Singer, songwriter and pianist Josh Charles calls his style of music "Notown," a blend of Motown soul with New Orleans blues. Josh is lifting spirits with his debut album and a song dedicated to rebuilding the Crescent City.
No one could be happier than Josh Charles about the release of his first album, Love, Work and Money. Josh is just happy that he was able to make it at all. Ironically, on his first attempt to move to New Orleans in 2005, Hurricane Katrina flooded the city and he was forced to evacuate.
Eventually, Josh returned to New Orleans to finish the album, and while he still plans to move there, for now, he is busy touring and playing in and around his current home in New York City.
Josh says all of his influences come together, including the "Notown" sound he nurtured as a teenager, on his new ten-song collection.
"I grew up with Motown music in my house," he explains. "My parents are from Detroit, so I grew up with that music. I love New Orleans R&B, and New Orleans piano is definitely what people know me and my style to be. But, I also like rock and roll and Stax [Memphis-based record company that specialized in soul music] and everything. So, I just made my own gumbo, and 'Love, Work and Money' is a kind of combination of my gumbo."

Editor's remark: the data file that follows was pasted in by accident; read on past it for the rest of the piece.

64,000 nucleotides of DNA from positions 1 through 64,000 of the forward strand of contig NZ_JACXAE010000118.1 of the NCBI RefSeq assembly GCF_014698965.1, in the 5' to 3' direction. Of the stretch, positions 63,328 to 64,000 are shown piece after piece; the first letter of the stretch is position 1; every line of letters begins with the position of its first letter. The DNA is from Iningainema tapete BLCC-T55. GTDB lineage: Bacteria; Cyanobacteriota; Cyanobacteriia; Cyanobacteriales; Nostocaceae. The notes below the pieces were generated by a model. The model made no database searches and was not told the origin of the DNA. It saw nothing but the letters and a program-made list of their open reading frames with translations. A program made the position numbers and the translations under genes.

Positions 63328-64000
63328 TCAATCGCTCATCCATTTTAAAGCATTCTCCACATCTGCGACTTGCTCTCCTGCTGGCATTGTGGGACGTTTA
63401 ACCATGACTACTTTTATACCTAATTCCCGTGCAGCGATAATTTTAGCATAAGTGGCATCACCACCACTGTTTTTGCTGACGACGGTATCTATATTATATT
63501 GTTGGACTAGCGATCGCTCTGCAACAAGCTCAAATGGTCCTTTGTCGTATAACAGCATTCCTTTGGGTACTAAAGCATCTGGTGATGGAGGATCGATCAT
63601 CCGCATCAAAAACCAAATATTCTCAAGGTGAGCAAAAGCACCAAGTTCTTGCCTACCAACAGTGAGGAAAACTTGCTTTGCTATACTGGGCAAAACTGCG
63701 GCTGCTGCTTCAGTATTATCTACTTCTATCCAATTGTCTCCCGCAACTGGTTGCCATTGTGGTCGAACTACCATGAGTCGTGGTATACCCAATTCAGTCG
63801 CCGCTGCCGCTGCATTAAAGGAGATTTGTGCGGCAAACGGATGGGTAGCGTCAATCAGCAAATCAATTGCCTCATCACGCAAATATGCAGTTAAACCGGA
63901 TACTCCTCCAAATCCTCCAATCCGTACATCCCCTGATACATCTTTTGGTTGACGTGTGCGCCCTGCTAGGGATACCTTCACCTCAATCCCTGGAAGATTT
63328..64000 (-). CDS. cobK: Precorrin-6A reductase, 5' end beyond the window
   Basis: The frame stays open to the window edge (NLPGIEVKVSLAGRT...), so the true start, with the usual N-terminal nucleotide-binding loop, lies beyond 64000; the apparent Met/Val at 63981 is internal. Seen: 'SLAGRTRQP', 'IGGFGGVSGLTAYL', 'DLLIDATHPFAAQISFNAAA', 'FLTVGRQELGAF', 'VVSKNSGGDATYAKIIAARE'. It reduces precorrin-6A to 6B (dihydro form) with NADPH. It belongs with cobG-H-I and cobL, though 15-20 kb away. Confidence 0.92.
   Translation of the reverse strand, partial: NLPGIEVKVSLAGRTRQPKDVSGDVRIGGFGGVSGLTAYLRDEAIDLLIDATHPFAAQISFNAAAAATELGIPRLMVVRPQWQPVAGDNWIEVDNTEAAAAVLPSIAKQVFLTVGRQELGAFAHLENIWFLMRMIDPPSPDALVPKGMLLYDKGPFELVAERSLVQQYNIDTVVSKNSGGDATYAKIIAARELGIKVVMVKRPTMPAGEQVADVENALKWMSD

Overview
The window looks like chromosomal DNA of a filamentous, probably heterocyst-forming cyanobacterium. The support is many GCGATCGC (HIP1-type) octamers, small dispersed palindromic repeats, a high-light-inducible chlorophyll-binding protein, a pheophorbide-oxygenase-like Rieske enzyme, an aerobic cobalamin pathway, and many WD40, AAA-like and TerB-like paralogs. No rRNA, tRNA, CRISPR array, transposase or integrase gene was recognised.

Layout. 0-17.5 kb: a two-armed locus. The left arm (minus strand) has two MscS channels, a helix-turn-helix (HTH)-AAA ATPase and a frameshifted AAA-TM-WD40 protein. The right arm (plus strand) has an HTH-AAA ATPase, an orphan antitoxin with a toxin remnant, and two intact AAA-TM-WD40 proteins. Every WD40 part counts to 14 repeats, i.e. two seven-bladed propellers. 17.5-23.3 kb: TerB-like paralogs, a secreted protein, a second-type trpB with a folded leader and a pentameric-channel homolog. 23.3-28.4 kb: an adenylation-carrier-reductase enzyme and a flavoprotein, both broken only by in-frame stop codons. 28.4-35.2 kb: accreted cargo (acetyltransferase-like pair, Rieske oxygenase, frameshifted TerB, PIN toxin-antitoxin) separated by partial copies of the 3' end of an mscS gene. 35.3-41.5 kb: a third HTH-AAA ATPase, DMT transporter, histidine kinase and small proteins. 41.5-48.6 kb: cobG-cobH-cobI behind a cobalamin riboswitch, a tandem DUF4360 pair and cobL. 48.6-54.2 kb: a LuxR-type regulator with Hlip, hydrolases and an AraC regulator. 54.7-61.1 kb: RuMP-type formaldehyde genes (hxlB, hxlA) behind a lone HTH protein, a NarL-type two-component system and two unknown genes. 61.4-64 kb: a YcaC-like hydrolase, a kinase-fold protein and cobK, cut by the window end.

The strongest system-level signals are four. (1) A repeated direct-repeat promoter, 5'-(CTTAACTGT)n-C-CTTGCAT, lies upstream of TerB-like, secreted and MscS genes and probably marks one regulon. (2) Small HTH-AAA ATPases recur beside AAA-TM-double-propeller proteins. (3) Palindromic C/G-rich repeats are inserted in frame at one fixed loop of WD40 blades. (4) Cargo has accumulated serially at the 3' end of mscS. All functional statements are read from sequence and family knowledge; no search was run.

Included on the album is a remake of Josh's signature song, "Healing Time." According to Josh, "Healing Time" is not only a tribute to New Orleans in the aftermath of the hurricane, but it's also a tune people everywhere can relate to.
"When you write a song you just think, 'Well, I've got to write this because I'm feeling it and this is right to me," he says. "And then you put it out there for the world, and when the world hears it, it takes on a new meaning. At the time, when 'Healing Time' came out, obviously, I wrote that for the emotional state of the people who were just uprooted from their homes or lost loved ones or lost their city, and just thinking how much time healing time it would take. But, our country, our economy and personal people's love lives, everything. It does have a very universal message."
One of Josh's biggest fans and a key figure in guiding his career is legendary New Orleans music man Doctor John. Josh was only 14 when he impressed his soon-to-be mentor with his bluesy piano playing.
"I met him in New Orleans, but after I got into college and moved to New York, that's when I called him up and said, 'I want to learn from you. I want to hear what you're doing, and I want to talk to you about music.' He told me at the time he really respected that because it was a hustle," Josh says. "And, he really liked that because he did the same when he was my age. He said, 'I did the same thing with Professor Longhair and Fats Domino, and he was producing records at 14 and 15. He was there at the birth of rock and roll."
Josh is donating the proceeds from the sale of "Healing Time," and a portion of the proceeds from his album Love, Work and Money, towards the rebuilding and restoration of New Orleans through an organization called the Preservation Resource Center. For more about Josh and the recovery efforts in New Orleans visit his website at joshcharlesmusic.com.